After moping disconsolately, Robbie ventures out with his best pal, not-so-smooth operator Sammy (Allen Covert), the town’s only limo driver, to return to work and the dating world. But he’s now useless—resentful, libidinous, insulting—and takes to playing bar mitzvahs and hoping more Jewish families will move to Richfield. The only work that pulls him out of his slump is helping his pretty pal Julia (Drew Barrymore), a reception-hall waitress, plan her own wedding to Wall Street thug Glenn (Matthew Glave). Indulging his romantic fantasies by proxy temporarily numbs his sensitivity to true love, which is, of course, sitting right next to him, comparing fabric swatches.

How Robbie and Julia make it to the altar is much more interesting than who’s there when they arrive; The Wedding Singer is a fanfare in praise of love, but it’s nothing less than a paean to the ultraridiculous mid-’80s. There could have been more explosiveness in the references and details, but the music and set design are satisfying enough. The hothouse look of that go-go period is reflected in everyone’s lush, flower-bedecked houses and the pink and aqua (or new-wave black-and-white check) interiors; Patrick Nagelesque prints adorn the local nightclub walls.

Aside from the suburban pop-star clones—Christine Taylor as Julia’s best friend Holly, a Madonna wannabe, Alexis Arquette in a heartbreaking small role as a Pete Burns-Boy George New Romantic, and Sammy sporting his red Jacko jacket and single sequined glove at le tout Richfield’s parties—there are ’80s tidbits we all would like to forget: the silver conch belt worn holster-style, the Flashdance sweatshirt, The Incredible Hulk, “99 Luftballons.”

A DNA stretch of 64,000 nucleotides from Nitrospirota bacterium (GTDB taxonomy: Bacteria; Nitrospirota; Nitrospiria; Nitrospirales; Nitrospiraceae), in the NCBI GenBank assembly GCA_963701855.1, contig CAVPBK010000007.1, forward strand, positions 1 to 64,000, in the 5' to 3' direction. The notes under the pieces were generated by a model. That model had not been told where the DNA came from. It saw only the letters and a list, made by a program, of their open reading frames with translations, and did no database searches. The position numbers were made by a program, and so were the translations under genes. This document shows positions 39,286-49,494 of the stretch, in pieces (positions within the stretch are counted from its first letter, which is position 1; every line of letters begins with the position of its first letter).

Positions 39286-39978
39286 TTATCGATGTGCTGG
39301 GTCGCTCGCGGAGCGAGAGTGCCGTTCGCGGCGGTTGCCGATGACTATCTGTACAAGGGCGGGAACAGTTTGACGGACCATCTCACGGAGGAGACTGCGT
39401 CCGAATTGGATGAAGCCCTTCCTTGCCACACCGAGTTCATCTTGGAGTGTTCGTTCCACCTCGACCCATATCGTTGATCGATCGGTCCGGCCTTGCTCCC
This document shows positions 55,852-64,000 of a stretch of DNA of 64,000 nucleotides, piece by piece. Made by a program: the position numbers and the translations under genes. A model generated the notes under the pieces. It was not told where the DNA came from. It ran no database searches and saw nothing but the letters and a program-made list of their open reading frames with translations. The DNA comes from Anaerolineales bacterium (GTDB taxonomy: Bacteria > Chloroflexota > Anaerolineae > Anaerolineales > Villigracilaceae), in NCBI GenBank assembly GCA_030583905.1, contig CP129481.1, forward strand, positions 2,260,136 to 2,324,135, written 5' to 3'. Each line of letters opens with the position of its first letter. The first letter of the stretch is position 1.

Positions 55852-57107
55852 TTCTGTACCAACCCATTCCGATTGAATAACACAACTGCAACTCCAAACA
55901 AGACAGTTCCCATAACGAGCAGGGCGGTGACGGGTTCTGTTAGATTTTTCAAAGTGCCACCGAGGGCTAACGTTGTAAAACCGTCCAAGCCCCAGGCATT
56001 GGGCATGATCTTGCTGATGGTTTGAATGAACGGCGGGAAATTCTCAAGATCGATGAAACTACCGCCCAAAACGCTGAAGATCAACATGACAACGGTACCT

The music isn’t all punch lines; it’s appropriately adventurous as well as emotionally dead-on. Robbie pouts in his room to “Boys Don’t Cry” (and later confesses about a song he’s been writing, “I was listening to the Cure a lot”). At the first wedding after his own aborted one, he miserably moos “Holiday” to the aghast couple. “Too Shy” and “Der Kommisar” are funny in any context (‘bye, Falco—thanks for, you know), but The Wedding Singer also finds the perfect spot for possibly the greatest piece of music from the ’80s, New Order’s “Blue Monday.”

It isn’t just the look of the period being skewered here but also the values. Julia’s fiancé is that specific species, the yuppie, who wears polo shirts with turned-up collars and smokes big, unfashionable cigars, just to get his money, youth, and power in people’s faces. The leads’ values are small, homey, and suburban (Glenn works in “the city”); their love is a triumph of classic romance over faddish lust.

The Wedding Singer plays a sneaky Hollywood trick for which young women should be grateful—it depicts boys as the true romantics, the self-deceivers who long for marriage and commitment. There’s a poignant dignity not only in Robbie’s dedication to love but in his dedication to his work. He thinks being a wedding singer is a fine job: He orchestrates and entertains happy couples on their perfect day. It’s easy to be cynical about the the romance of the unadorned little people, but movies’ consumerist function is twofold—to encourage our desire for the glamorously unobtainable (things, people, excitements) and to glamorize the attainable. And how many movies hire a Billy Idol impersonator, played by, um, Billy Idol?CP